United Kingdom

State Of Fear

There is a country whose corrupt politicians steal from the tax-payer and yet remain in power, whose people are taken by the police late at night for no obvious reason; a country whose young can be imprisoned for years just for creating a Facebook Page; a country whose elite and rich get richer and more powerful while its population can barely afford to heat their homes, and its councils cannot afford basic services to its most vulnerable. The country is not in the Middle East or in the Soviet East. The country is the United Kingdom. Something is very, very wrong here, and it’s getting worse.

In general, governments control their people in one of two ways: Ignorance or Fear. In the UK, ignorance was the favoured method; punishing countries whose leaders illegally imprisoned and attacked its people to scare them into submission. In today’s world, fear is still a controlling method, but with the proliferation of the Internet and social media, ignorance for the people is increasingly difficult to impose. Governments are no longer able to fool all the people, even some of the time. Pertinent questions get asked, dodgy dossiers exposed, illegal wars and corruption are condemned, simplistic ideologies of ‘black versus white’, where the West is always the good guy, are now ridiculed. Ignorance cannot survive the Internet, but one thing is for certain: Fear can.

In February 2013, ‘Don’ MacDonald, a youth-worker and a father of a young son in Newcastle, was taken away late at night and held in a police station, only to be issued with a fixed penalty notice under section five of the Public Order Act. Don’s crime? Critically engaging with a local politician in public some eight hours earlier. The petition and campaign, which demands all charges against him are dropped, goes with the slogan ‘If It Can Happen To Don, It Can Happen To Anyone’.

The similar fate experienced by Bethan Tichbourne, a teaching assistant who works with the disabled in Oxfordshire, who also alleged been beaten by Police after she criticised the British Prime Minister David Cameron, would suggest the campaign slogan is spot on. Being on the wrong end of a police truncheon and court summons simply for speaking out can happen to anyone – including you, if you live in the UK. Even the young and disabled are not exempt; only the rich and powerful are.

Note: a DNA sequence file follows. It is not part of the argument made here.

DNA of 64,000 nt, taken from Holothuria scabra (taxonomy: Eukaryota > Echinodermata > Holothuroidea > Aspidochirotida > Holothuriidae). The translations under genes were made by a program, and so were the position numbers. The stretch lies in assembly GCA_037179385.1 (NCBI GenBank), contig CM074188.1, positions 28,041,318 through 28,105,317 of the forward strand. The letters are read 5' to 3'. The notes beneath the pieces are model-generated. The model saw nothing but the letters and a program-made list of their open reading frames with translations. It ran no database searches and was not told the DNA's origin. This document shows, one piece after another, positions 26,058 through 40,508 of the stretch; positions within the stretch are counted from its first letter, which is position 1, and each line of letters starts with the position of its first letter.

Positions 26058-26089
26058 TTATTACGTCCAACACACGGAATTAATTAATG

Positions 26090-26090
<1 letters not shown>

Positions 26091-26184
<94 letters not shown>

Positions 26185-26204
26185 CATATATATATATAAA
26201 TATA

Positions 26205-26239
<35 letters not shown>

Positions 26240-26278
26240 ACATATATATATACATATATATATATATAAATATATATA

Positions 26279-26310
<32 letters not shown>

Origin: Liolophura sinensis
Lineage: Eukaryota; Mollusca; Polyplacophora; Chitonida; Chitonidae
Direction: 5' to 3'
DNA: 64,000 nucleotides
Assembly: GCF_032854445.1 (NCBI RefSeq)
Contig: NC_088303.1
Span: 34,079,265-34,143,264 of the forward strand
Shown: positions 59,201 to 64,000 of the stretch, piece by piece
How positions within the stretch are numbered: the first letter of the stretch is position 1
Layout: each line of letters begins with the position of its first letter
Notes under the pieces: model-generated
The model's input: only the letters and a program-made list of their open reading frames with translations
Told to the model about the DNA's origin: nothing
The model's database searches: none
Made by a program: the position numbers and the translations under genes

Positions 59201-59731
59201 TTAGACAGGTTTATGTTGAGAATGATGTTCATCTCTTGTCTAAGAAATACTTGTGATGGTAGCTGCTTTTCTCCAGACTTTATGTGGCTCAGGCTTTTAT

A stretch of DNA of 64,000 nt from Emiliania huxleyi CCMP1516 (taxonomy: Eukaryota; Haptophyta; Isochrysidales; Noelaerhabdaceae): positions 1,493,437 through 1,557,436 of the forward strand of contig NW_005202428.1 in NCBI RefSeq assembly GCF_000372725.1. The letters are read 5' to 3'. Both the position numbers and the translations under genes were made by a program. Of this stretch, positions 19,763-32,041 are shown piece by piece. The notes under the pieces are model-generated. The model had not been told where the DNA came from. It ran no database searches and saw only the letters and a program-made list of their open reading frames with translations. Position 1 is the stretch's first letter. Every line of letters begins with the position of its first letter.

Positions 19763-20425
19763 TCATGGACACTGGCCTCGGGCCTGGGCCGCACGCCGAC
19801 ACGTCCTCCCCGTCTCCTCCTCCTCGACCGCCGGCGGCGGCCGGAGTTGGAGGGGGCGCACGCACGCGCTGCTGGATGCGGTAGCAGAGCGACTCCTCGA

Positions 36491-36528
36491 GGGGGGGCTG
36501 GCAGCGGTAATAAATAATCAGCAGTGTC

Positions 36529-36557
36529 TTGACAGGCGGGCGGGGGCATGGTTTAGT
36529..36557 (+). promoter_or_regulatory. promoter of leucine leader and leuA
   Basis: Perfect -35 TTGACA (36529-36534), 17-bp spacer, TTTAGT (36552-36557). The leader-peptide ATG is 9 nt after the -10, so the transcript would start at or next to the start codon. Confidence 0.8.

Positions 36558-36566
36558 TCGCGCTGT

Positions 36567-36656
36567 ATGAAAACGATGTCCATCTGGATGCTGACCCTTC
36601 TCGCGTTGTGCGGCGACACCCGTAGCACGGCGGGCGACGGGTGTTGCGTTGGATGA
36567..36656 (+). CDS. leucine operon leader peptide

A British ex-pat returning to the UK after a long absence will not recognise their homeland. The values of fair-play and of supporting the underdog; as ephemeral as they always were, no longer exist. The British are now a nation of unhappy and resentful people. A British characteristic is to condemn others to the mis-fortune that we, ourselves, suffer as individuals. There are no pensions, no decent level of income, no affordable housing for me, so why should you have them?

Trade Unions, the unemployed, single parents, students, immigrants: We resent them all. Like rabid dogs locked in a cage, we fight amongst ourselves, too scared to bite the hand that no longer feeds us.

The UK will see rises in oppressive measures over the next few years. The future of the country is being played out before us. Despite Newcastle’s sweeping cutbacks, the city is set to see an increase in funds and staff for its Civil Enforcement department. As successive governments more and more lose the controlling power of ignorance, the power of fear will take its place: More penalty notices, more police action at the behest of the more powerful. It will specifically target those whose punishment brings the greatest publicity, to set an example, to discourage those speak-out. Fear is here to stay. We can no longer be ignorant of that fact.

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